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      Transmission Dynamics and Prospects for the Elimination of Canine Rabies

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          Abstract

          Rabies has been eliminated from domestic dog populations in Western Europe and North America, but continues to kill many thousands of people throughout Africa and Asia every year. A quantitative understanding of transmission dynamics in domestic dog populations provides critical information to assess whether global elimination of canine rabies is possible. We report extensive observations of individual rabid animals in Tanzania and generate a uniquely detailed analysis of transmission biology, which explains important epidemiological features, including the level of variation in epidemic trajectories. We found that the basic reproductive number for rabies, R 0, is very low in our study area in rural Africa (∼1.2) and throughout its historic global range (<2). This finding provides strong support for the feasibility of controlling endemic canine rabies by vaccination, even near wildlife areas with large wild carnivore populations. However, we show that rapid turnover of domestic dog populations has been a major obstacle to successful control in developing countries, thus regular pulse vaccinations will be required to maintain population-level immunity between campaigns. Nonetheless our analyses suggest that with sustained, international commitment, global elimination of rabies from domestic dog populations, the most dangerous vector to humans, is a realistic goal.

          Author Summary

          Canine rabies has been successfully eliminated from Western Europe and North America, but in the developing world, someone dies every ten minutes from this horrific disease, which is primarily spread by domestic dogs. A quantitative understanding of rabies transmission dynamics in domestic dog populations is crucial to determining whether global elimination can be achieved. The unique pathology of rabies allowed us to trace case-to-case transmission directly, during a rabies outbreak in northern Tanzania. From these unusual data, we generated a detailed analysis of rabies transmission biology and found evidence for surprisingly low levels of transmission. We also analysed outbreak data from around the world and found that the transmission of canine rabies has been inherently low throughout its global historic range, explaining the success of control efforts in developed countries. However, we show that when birth and death rates in domestic dog populations are high, such as in our study populations in Tanzania, it is more difficult to maintain population-level immunity in between vaccination campaigns. Nonetheless, we conclude that, although the level of vaccination coverage required is higher than would be predicted from naïve transmission models, global elimination of canine rabies can be achieved through appropriately designed, sustained domestic dog vaccination campaigns.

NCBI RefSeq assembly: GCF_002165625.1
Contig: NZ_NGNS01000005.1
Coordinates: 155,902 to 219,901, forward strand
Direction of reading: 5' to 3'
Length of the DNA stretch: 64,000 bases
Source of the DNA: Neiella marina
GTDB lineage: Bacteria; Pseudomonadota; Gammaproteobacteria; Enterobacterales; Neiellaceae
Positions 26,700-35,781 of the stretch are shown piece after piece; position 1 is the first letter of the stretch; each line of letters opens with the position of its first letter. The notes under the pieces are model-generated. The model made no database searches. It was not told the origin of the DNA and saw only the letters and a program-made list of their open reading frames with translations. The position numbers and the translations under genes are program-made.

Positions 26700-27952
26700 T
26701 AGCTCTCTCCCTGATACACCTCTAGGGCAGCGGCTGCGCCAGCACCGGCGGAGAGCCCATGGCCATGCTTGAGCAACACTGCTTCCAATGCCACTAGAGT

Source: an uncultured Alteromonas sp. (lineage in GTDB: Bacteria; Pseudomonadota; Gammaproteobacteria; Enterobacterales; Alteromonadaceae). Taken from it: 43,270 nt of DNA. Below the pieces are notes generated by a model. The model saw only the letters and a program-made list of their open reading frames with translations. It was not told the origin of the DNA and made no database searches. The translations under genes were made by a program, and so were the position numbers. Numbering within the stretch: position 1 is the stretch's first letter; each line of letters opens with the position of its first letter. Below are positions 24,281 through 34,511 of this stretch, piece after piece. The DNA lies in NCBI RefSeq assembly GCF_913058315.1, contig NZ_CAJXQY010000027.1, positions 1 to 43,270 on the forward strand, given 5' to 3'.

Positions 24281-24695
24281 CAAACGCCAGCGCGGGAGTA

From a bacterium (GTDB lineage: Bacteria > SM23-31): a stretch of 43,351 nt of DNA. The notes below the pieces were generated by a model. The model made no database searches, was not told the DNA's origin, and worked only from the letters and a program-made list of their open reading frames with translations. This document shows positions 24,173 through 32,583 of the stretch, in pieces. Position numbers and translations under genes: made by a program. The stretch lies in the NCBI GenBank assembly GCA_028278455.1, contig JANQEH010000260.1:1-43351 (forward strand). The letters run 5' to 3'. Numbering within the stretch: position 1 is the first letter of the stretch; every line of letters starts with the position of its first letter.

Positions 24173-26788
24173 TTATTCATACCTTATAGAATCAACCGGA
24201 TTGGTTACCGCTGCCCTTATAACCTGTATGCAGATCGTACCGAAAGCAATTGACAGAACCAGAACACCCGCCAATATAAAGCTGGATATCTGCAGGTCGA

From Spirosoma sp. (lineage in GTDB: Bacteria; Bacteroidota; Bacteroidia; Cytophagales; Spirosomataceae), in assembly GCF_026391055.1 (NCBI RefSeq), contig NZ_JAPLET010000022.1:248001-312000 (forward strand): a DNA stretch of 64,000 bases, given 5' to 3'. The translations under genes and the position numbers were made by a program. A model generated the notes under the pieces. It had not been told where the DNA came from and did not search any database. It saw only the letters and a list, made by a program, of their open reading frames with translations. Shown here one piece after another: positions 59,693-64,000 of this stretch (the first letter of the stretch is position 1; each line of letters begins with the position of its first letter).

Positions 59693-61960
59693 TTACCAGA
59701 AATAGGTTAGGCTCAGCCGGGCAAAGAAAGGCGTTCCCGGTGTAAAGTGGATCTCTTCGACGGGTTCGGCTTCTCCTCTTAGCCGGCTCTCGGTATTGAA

Abstract

          Low transmission rates in rural Africa and elsewhere suggest that sustained, appropriately designed domestic dog vaccination campaigns could lead to global elimination of canine rabies, which would save over 50,000 human lives per year.

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          Most cited references72

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          Re-evaluating the burden of rabies in Africa and Asia.

          To quantify the public health and economic burden of endemic canine rabies in Africa and Asia. Data from these regions were applied to a set of linked epidemiological and economic models. The human population at risk from endemic canine rabies was predicted using data on dog density, and human rabies deaths were estimated using a series of probability steps to determine the likelihood of clinical rabies developing in a person after being bitten by a dog suspected of having rabies. Model outputs on mortality and morbidity associated with rabies were used to calculate an improved disability-adjusted life year (DALY) score for the disease. The total societal cost incurred by the disease is presented. Human mortality from endemic canine rabies was estimated to be 55 000 deaths per year (90% confidence interval (CI) = 24 000-93 000). Deaths due to rabies are responsible for 1.74 million DALYs lost each year (90% CI = 0.75-2.93). An additional 0.04 million DALYs are lost through morbidity and mortality following side-effects of nerve-tissue vaccines. The estimated annual cost of rabies is USD 583.5 million (90% CI = USD 540.1-626.3 million). Patient-borne costs for post-exposure treatment form the bulk of expenditure, accounting for nearly half the total costs of rabies. Rabies remains an important yet neglected disease in Africa and Asia. Disparities in the affordability and accessibility of post-exposure treatment and risks of exposure to rabid dogs result in a skewed distribution of the disease burden across society, with the major impact falling on those living in poor rural communities, in particular children.